Automated research workflows (ARWs) could vastly speed the pace of discovery and hence science’s contributions to society. A National Academies of Sciences, Engineering, and Medicine report calls for research institutions, funders, and other stakeholders to invest more in and share these methods with the wider scientific community.
ARWs combine computation, laboratory automation, and artificial intelligence tools to streamline experiments and data analysis. They have already accelerated research in a wide array of disciplines. For example, materials science researchers are using ARWs to cut the time needed to synthesize and test materials from 9 months to 5 days, according to the report. And in drug discovery, an algorithm has increased the percentage of identified active compounds in a data set to 57%, up from 20% using traditional models.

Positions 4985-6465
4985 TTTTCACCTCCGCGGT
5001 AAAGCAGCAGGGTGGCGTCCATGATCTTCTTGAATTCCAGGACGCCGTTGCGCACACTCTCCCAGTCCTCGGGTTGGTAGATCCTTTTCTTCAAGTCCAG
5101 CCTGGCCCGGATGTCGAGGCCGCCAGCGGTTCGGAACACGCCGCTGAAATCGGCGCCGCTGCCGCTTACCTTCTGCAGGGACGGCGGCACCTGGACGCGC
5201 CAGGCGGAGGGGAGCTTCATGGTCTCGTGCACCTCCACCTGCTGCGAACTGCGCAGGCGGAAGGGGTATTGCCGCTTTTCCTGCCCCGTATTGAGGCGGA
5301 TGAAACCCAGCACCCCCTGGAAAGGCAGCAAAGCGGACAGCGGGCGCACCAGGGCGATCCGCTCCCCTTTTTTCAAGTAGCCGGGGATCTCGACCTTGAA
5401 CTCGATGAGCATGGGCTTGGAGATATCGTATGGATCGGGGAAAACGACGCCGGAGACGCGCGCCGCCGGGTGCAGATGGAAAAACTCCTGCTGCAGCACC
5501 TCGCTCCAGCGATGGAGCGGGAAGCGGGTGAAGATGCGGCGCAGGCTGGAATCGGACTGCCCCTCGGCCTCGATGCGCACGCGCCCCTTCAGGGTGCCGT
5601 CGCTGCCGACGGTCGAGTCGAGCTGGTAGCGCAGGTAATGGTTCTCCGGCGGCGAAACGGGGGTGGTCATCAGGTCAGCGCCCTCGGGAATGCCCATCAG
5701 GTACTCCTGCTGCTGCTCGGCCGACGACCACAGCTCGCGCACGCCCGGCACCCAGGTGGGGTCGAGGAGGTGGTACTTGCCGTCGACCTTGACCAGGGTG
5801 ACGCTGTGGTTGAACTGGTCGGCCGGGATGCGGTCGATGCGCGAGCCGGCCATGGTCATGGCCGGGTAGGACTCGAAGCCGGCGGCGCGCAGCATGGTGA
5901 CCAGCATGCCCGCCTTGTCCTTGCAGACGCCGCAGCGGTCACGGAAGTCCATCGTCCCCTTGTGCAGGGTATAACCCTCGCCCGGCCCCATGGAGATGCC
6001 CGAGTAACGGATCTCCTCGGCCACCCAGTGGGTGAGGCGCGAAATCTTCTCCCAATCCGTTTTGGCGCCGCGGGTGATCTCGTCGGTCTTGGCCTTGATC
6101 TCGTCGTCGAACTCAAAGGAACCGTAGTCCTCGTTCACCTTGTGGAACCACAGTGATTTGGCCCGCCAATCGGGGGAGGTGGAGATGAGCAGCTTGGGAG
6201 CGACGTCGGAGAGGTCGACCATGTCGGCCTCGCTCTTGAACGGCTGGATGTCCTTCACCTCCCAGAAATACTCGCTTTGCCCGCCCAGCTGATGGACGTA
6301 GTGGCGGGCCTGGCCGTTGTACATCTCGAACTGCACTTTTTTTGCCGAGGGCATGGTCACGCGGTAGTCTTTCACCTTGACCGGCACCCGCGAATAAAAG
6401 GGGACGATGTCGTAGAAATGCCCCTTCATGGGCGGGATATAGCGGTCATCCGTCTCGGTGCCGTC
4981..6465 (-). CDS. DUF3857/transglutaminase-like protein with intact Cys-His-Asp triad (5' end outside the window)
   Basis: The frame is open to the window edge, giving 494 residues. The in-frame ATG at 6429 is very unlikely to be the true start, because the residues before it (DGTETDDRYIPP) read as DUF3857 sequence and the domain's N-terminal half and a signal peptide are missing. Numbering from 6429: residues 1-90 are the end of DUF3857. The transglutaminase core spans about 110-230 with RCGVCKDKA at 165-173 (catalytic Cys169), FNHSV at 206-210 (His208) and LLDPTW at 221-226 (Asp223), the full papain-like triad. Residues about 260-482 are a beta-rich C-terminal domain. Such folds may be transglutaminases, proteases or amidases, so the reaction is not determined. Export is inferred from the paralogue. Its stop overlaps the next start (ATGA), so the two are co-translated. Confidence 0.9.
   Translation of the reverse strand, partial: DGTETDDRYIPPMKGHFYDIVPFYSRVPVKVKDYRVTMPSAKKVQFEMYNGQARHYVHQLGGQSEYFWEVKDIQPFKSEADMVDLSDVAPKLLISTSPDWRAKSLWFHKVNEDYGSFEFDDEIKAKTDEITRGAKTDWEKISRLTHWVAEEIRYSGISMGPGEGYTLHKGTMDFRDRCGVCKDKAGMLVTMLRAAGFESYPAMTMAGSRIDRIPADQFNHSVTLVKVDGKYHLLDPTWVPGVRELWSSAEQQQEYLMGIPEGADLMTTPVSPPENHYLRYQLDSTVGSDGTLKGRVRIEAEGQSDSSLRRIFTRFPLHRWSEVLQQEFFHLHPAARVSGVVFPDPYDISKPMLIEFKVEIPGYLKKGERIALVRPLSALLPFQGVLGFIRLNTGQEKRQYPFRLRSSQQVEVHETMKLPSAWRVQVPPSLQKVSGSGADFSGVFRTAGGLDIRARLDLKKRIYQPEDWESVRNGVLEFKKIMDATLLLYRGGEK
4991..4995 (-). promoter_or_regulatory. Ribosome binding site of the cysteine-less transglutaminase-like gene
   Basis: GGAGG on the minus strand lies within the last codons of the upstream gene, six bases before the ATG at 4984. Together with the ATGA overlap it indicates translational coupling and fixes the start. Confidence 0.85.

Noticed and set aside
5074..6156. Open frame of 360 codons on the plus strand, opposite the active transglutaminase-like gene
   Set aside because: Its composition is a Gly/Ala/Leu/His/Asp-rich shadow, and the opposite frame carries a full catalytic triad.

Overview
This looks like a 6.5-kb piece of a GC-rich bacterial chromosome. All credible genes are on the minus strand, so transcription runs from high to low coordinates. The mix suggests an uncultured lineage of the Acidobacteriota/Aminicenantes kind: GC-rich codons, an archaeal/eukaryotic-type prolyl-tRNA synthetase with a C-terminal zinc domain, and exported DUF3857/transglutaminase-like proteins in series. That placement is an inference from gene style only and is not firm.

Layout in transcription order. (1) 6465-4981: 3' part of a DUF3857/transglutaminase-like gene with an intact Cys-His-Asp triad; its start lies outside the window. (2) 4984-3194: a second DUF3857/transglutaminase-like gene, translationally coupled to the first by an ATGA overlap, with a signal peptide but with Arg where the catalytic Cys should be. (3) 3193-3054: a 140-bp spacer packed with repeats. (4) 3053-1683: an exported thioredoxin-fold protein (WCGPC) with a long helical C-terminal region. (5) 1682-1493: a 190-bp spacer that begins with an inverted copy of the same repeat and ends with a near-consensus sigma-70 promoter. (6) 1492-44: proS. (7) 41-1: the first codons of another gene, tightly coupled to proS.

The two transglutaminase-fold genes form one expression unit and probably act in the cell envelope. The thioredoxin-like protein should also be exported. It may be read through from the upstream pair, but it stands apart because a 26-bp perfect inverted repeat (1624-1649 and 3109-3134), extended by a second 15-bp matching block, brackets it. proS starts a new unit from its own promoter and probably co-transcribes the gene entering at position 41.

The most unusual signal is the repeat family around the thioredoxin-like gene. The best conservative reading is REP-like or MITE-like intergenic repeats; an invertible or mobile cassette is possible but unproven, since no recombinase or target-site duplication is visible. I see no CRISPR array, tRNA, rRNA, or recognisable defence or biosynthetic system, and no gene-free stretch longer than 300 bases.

The report recommends that federal funders encourage the creation of tools, platforms, and data archives needed to support ARWs while at the same time making sure the resulting research is done ethically and openly. Funders, higher education institutions, and scientific societies also need to design educational programs to create the workforce needed to develop and use ARWs.
The main challenges of ARWs include the “long-term sustainability of cyberinfrastructure (computing, networking, and now critically, data and programs); reducing barriers and increasing incentives for interdisciplinary collaboration; addressing security challenges; and educating current practitioners and students to design and responsibly use ARWs,” University of Michigan emeritus professor Daniel E. Atkins, chair of the committee that produced the report, writes in the preface.